New measures address safe handling of eggs
The Food and Drug Administration is proposing to require the following statements on labels of shell eggs that have not been treated to destroy Salmonella: “SAFE HANDLING INSTRUCTIONS: Eggs may contain harmful bacteria known to cause serious illness, especially in children, the elderly, and persons with weakened immune systems. For your protection: keep eggs refrigerated; cook eggs until yolks are firm; and cook foods containing eggs thoroughly before eating.” FDA is also proposing to require that retail establishments store and display shell eggs under refrigeration at 7.2ºC (45ºF) or lower. These actions complement FSIS regulations requiring that shell eggs be stored and transported at a temperature of 7.2ºC or lower and that the consumer containers of shell eggs be labeled to indicate that refrigeration is required. Deadline for comments is Sept. 20. Details are in the Federal Register of July 6 (64 FR 36491-36516 and 36516-36539). For more information, contact G.A. June (phone 202-205-5099) or C. Nardinelli (202-205-8702) at FDA, 200 C St., S.W., Washington, DC 20204. In addition, USDA’s Food Safety and Inspection Service has issued a directive, effective Aug. 27, applying its egg refrigeration requirement to warehouses and other distribution locations that store consumer containers of shell eggs, including transport vehicles. And the President’s Council on Food Safety plans to develop by November 1 a strategic plan to further improve the safety of shell eggs and processed egg products.
President announces measures to restrict importation of unsafe food
President Clinton on July 3 announced several new measures to prevent food importers from bringing unsafe food into the United States. The U.S. Depts. of Health and Human Services and Treasury will (1) prevent importers whose cargo is denied entry at one port from trying to introduce the unsafe food at another port; (2) require the destruction of imported food that poses a serious public health threat; and (3) increase the bond that importers must post, as a way to deter illegal imports of unsafe food. The President will call for passage of a comprehensive imported food safety bill which would increase FDA’s authority to prevent unsafe food from ever reaching our borders.
Import alert expanded to include milk-containing products from Belgium
FDA on June 23 expanded its June 11 import alert on egg-containing products from Belgium to include milk-containing products such as cheese. The import alert recommends detention of products at ports of entry until importers provide laboratory test results showing the shipments are free of detectable levels of polychlorinated biphenyls and/or dioxins. The first import alert was issued shortly after FDA learned that fat used in animal feed manufactured and used in Europe was contaminated with PCBs and/or dioxins in a one-time incident in January 1999. Food-producing animals may have consumed the feed resulting in potentially contaminated food products. (See this month’s Back Page column for more information). The initial import alert listed eggs, products containing eggs and game meats from Belgium, France, and the Netherlands, and all animal feeds including animal-derived medicated and nonmedicated feeds, feed ingredients, and pet foods from all European countries. This extension adds milk and milk-containing products from Belgium. FDA will continue to provide updates to this information at its CFSAN Web site under the heading “Chemical Contaminants” (http://vm.cfsan.fda.gov/~lrd/pestadd.html).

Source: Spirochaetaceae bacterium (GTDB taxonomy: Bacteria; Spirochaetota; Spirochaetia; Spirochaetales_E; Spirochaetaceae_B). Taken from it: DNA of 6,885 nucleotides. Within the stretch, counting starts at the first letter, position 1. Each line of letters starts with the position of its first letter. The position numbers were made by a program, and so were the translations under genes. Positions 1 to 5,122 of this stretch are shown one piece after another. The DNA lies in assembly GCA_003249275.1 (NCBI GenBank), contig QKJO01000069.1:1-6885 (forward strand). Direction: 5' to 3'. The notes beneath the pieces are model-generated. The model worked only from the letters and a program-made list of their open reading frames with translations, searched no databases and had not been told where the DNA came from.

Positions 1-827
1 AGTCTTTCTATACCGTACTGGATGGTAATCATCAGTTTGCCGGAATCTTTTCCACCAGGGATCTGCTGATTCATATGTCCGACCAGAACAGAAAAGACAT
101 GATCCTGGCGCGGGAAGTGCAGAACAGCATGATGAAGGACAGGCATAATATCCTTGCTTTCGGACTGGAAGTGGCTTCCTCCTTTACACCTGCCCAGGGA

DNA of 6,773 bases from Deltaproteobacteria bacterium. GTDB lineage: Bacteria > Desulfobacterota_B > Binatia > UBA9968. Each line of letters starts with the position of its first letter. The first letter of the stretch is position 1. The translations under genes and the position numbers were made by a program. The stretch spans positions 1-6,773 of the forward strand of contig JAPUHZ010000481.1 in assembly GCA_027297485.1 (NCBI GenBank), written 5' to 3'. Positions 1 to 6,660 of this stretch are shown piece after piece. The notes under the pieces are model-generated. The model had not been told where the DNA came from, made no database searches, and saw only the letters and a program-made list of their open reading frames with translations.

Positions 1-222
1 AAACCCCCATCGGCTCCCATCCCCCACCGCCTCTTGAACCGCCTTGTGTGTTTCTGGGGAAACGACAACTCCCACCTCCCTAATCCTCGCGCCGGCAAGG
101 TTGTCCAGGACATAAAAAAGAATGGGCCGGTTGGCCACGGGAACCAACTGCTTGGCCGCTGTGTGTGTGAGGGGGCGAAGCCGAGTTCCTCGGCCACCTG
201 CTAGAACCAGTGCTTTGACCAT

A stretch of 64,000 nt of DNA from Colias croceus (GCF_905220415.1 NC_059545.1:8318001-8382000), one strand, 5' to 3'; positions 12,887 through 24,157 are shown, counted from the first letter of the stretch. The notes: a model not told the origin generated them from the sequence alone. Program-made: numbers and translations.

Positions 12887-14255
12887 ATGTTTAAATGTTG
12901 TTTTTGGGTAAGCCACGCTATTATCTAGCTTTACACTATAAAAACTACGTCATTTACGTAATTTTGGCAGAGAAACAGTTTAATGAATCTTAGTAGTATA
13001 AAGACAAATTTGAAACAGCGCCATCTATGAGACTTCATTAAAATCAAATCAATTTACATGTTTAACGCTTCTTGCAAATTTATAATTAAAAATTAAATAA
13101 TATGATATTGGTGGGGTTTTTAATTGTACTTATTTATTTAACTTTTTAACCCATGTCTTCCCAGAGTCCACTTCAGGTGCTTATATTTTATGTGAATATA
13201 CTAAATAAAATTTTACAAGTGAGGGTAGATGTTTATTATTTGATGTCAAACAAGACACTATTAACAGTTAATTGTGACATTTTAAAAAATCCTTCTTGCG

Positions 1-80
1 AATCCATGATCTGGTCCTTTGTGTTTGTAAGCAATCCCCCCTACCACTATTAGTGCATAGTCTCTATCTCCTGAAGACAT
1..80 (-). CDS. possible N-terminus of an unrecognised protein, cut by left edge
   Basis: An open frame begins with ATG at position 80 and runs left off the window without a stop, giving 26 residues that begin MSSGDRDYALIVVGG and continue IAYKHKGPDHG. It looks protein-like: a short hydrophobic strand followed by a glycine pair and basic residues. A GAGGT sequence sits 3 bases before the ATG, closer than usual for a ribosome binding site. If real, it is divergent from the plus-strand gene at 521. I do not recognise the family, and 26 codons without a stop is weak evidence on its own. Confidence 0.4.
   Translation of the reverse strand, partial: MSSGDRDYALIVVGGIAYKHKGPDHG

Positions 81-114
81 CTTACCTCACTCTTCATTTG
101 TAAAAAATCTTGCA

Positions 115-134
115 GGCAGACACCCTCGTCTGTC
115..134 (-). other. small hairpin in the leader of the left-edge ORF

FDA advises against consuming raw sprouts
FDA on July 9 advised all persons to be aware of the risks associated with eating raw sprouts (e.g., alfalfa, clover, radish) because of increasing numbers of illnesses associated with their consumption. These illnesses have involved Salmonella and Escherichia coli O157. Alfalfa and clover sprouts have been involved most often, but all raw sprouts may pose a risk. FDA plans to issue national guidance to the industry that will focus on microbial testing, sanitation, seed quality, and seed treatment strategies with appropriate performance standards; send investigators to sprout facilities to test water used to grow sprouts (spent irrigation water, a good measure of microbial contamination) for Salmonella and E. coli O157; increase surveillance of sprouting facilities and monitor the extent of industry adoption of FDA’s recommended production practices; and monitor the safety of sprouts and take further actions, including preventive controls, as necessary to protect consumers.
Billy appointed chairman of Codex Alimentarius Commission
Thomas J. Billy, administrator of USDA’s Food Safety and Inspection Service, was elected on June 29 to a two-year term as chairman of the Codex Alimentarius Commission. Billy will remain administrator of FSIS during his tenure as chairman. Established in 1962, the Commission is the major international organization responsible for protecting the health and economic interests of consumers, developing international food standards, and encouraging fair international trade in food. Billy served as vice chairman of the Commission for two years and has also served as national coordinator and U.S. delegate to the Commission.
by NEIL H. MERMELSTEIN